It’s “artists vs. artists” in the latest protests to Bjarne Melgaard’s controversial project A house to die in, in Oslo. Local photographer-artist Per Maning is using his own art exhibit this winter to oppose Melgaard’s project, and plead with Oslo city officials to halt it once and for all.
Melgaard’s house is planned for the grounds outside the late artist Edvard Munch’s atelier in Oslo’s Ekely district. It’s an area populated by artists, and under perservation orders by national authorities.
City officials have long been condemned for allowing Munch’s actual home to be torn down after his death in 1944. Now Maning and others are demanding that the city halt further “damage” to the area by stopping the construction of the unusual house where Melgaard says he intends to live, work and even die. Melgaard was born in Australia to Norwegian parents, grew up in Oslo and now lives mostly in New York.
“How is it possible that we have a city preservationist (Byantikvaren) who supports (real estate developer) Selvaag, Melgaard and (architecture firm) Snøhetta in this case?” asks Maning. He told newspaper Aftenposten that he has high expectations that Oslo’s new left-green city government will block Melgaard’s project. He wants the grounds around Munch’s atelier, where he has lived since 2004, “to remain in peace, to Edvard Munch’s memory.”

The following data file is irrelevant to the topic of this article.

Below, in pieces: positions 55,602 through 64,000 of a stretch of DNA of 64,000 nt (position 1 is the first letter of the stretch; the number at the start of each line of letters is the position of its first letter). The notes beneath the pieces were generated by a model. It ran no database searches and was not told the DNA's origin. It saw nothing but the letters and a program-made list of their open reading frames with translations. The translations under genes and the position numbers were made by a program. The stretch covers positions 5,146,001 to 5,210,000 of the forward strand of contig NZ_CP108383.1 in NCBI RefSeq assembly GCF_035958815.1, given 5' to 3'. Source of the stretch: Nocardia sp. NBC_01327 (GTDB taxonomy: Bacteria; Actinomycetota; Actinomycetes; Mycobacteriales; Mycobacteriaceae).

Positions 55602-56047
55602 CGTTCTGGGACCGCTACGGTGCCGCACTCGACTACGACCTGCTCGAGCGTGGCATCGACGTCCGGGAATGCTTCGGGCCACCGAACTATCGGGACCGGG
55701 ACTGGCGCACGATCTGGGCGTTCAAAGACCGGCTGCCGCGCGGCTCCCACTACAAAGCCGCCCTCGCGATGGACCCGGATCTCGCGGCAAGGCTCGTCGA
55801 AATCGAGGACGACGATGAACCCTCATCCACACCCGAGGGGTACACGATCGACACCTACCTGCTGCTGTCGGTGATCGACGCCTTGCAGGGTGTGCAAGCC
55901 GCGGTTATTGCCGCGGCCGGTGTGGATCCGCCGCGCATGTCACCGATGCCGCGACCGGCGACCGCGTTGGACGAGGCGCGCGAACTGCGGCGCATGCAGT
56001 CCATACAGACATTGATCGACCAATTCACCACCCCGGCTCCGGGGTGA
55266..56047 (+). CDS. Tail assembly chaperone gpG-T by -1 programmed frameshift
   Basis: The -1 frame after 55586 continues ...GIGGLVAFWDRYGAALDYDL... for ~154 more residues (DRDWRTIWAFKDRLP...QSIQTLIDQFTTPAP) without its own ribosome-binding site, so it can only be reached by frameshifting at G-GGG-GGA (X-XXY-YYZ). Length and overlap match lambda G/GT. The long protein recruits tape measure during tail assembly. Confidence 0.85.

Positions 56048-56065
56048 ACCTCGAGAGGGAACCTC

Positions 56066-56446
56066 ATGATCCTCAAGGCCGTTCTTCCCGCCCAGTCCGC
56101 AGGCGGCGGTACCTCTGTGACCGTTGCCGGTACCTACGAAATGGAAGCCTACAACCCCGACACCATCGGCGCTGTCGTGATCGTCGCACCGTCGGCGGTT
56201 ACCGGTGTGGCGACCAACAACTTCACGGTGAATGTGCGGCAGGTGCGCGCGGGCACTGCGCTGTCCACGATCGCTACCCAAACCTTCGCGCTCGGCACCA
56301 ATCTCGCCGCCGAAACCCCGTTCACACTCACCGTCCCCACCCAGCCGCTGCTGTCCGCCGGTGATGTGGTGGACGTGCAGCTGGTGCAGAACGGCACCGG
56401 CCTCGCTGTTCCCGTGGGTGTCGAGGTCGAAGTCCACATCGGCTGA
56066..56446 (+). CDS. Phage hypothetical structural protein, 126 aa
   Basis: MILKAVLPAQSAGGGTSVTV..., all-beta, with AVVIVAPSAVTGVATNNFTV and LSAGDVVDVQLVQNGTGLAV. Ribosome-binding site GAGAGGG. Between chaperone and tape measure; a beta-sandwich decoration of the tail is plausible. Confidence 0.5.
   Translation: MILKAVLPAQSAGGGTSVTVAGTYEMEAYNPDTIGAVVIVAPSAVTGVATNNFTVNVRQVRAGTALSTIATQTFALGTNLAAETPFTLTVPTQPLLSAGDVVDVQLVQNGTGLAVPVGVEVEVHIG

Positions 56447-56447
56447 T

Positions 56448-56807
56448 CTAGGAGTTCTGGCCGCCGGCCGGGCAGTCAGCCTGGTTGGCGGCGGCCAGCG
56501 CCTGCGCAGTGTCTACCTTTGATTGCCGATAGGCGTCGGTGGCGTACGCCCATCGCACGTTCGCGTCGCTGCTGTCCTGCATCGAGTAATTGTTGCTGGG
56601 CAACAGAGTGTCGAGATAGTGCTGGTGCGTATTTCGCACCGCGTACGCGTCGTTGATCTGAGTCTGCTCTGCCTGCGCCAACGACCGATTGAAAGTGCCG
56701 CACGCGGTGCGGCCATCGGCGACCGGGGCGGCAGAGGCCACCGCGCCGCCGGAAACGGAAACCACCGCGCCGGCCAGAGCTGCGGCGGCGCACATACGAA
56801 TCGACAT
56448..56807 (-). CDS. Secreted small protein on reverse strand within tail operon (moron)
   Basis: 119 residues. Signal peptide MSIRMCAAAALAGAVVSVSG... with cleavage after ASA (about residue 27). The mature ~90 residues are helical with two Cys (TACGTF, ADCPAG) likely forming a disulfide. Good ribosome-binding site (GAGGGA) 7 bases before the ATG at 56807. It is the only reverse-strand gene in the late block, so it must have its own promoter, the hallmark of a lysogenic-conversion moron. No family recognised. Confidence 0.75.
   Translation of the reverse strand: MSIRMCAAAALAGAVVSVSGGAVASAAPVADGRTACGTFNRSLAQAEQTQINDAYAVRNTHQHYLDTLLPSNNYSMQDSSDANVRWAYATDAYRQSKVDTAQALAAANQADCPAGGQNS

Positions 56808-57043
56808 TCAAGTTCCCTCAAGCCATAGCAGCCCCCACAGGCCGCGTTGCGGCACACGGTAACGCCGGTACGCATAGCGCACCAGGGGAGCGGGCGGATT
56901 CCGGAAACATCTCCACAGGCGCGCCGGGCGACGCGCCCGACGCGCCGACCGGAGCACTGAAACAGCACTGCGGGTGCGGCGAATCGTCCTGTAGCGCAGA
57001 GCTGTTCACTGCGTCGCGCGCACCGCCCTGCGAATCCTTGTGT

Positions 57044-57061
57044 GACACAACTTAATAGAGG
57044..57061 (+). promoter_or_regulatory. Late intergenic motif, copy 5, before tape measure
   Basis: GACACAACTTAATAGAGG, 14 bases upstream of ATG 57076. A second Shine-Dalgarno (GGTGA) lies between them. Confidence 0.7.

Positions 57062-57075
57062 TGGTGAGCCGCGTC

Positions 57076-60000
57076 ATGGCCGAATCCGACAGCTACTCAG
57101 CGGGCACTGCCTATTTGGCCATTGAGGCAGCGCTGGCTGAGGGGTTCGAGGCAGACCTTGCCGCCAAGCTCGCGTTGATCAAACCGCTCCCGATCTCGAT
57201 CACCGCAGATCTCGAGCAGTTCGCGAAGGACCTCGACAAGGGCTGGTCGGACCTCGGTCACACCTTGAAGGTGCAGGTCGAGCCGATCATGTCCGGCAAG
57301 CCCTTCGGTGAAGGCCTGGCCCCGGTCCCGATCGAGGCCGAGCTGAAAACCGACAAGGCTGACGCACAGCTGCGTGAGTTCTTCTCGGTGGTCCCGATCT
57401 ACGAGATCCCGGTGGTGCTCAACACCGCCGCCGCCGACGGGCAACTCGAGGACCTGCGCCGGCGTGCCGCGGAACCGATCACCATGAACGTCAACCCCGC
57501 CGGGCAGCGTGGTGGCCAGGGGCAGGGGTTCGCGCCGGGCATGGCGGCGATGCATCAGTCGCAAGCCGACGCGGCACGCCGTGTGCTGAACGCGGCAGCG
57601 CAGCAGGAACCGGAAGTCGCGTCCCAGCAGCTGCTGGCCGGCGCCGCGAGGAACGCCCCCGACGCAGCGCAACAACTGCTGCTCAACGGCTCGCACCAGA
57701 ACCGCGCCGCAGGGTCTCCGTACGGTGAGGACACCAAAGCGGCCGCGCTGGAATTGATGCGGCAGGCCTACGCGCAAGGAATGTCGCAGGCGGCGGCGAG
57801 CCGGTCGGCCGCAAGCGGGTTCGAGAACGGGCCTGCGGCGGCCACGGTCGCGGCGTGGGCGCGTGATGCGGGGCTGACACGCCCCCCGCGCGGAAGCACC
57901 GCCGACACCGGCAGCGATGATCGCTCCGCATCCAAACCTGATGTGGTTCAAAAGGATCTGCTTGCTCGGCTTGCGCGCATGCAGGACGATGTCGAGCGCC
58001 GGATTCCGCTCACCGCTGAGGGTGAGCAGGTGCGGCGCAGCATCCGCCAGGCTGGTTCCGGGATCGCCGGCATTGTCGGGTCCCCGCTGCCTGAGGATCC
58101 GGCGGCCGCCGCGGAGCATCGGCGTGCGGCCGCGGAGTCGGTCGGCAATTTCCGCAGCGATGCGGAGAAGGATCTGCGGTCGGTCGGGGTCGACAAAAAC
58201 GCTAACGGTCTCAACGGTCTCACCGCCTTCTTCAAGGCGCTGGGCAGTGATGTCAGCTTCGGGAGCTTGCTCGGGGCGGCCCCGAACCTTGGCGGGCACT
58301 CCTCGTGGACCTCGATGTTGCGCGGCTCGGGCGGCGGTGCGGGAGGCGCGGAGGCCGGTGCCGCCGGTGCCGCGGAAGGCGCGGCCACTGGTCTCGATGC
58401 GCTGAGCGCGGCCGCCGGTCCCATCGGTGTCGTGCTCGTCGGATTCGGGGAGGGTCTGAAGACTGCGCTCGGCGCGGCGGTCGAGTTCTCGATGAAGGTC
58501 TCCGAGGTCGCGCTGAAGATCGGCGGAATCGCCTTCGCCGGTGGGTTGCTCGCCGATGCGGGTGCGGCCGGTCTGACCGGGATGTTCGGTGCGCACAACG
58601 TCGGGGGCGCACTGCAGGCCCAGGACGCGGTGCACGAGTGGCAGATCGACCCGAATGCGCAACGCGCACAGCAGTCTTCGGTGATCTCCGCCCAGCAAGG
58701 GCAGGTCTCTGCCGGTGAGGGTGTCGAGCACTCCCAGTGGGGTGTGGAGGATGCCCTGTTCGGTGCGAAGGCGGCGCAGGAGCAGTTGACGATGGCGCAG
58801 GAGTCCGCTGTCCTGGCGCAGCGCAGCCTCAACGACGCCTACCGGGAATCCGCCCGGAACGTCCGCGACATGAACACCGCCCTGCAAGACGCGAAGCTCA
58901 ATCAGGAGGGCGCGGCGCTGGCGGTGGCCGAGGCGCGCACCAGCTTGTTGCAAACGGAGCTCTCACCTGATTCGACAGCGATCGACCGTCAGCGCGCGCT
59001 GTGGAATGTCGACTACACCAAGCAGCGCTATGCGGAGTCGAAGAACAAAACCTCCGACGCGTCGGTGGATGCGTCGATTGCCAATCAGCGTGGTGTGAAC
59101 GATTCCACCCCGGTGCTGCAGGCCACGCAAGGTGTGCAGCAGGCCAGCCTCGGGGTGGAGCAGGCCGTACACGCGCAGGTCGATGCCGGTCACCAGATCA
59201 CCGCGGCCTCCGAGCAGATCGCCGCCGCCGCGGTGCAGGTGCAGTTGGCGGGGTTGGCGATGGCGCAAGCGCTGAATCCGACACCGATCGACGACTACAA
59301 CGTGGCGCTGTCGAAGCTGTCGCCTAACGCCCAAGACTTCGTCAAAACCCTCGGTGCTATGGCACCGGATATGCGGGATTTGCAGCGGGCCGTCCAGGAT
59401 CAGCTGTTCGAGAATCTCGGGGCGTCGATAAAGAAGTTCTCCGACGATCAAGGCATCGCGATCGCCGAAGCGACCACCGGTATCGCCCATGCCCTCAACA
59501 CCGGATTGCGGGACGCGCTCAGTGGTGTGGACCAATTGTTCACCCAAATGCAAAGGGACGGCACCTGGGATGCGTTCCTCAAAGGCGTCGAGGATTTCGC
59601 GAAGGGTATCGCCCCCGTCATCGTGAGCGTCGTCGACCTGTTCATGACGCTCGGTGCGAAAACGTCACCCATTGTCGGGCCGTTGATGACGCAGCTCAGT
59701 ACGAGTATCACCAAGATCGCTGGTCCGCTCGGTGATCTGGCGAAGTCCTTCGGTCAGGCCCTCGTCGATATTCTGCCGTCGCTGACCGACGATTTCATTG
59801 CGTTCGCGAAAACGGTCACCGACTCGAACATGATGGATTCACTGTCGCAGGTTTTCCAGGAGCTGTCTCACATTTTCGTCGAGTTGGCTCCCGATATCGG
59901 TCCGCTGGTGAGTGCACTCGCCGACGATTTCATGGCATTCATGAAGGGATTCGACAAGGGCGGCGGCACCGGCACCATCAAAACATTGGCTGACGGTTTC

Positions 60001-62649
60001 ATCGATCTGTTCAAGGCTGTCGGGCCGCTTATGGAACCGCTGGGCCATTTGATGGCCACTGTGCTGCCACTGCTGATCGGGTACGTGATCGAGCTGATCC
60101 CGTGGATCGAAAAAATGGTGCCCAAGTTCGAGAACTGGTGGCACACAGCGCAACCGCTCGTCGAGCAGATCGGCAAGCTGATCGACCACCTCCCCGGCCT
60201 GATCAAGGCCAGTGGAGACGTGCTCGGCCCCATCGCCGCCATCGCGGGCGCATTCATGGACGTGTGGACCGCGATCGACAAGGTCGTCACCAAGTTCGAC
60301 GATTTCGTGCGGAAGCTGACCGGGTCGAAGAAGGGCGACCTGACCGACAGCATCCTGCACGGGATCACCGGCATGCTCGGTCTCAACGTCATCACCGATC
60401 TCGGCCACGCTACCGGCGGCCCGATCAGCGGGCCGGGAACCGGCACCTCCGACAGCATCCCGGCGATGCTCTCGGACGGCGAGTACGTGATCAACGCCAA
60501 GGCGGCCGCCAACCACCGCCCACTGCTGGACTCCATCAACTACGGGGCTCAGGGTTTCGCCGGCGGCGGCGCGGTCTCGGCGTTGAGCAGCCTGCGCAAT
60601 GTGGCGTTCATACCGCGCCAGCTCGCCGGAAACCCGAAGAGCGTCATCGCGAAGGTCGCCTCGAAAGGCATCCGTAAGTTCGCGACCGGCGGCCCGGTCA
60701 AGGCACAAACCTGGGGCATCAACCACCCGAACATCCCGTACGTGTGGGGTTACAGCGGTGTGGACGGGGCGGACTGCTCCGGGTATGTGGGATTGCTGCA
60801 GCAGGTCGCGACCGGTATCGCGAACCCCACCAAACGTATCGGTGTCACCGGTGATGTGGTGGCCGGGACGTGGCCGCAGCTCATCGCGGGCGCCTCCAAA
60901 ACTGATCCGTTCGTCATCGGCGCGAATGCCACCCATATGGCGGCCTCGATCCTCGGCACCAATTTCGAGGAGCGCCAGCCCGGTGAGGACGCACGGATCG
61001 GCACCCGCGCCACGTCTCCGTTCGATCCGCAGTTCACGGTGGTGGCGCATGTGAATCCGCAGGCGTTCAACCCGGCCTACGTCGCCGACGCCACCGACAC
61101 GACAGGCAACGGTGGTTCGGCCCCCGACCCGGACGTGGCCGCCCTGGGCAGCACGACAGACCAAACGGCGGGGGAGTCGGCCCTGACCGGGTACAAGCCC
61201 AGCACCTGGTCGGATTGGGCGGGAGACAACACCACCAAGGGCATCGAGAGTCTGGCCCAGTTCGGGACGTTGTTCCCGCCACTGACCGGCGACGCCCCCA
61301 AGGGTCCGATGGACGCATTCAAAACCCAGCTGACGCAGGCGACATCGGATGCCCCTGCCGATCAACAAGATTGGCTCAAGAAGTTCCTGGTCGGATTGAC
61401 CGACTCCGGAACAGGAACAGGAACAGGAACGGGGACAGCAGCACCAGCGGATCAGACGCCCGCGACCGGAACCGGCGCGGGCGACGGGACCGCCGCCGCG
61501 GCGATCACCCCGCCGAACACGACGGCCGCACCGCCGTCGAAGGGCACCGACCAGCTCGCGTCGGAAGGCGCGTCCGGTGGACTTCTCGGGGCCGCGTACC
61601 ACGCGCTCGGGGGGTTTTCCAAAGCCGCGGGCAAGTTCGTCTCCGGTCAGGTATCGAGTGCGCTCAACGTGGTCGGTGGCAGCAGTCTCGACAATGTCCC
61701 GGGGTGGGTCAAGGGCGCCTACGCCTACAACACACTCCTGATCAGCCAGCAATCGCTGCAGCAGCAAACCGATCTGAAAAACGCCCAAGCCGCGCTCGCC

Maning’s new exhibit at Galleri Brandstrup in Oslo features 55 images from Ekely, and people opposed to Melgaard’s project, including author and architect Torgeir Rebolledo Pedersen and investor Johan H Andresen, taken among the trees that Maning prizes highly. He’s worried the old trees Munch once painted will be lost forever, as will the view from which Munch painted his version of Starry Night. Pedersen said opponents are appealing to the national preservation agency Riksantikvaren to engage itself in the conflict and enforce its preservation order for the property.
Andresen, wealthy heir to a tobacco fortune who’s made his own fortunes in a wide range of projects, told Aftenposten he sympathizes with those trying to preserve Munch’s old property. “Building a House to die in sparks emotion and is quite special,” Andresen said. “There are many ways to die, and then it’s better to do like David Bowie did.”
Melgaard’s partly underground house with atelier and tower remains subject to rezoning authorization from city officials, and political support. Proponents, including Snøhetta’s chief Kjetil Trædal Thorsen claims the trees on the Munch property will be preserved and that “we will be careful with the environment.”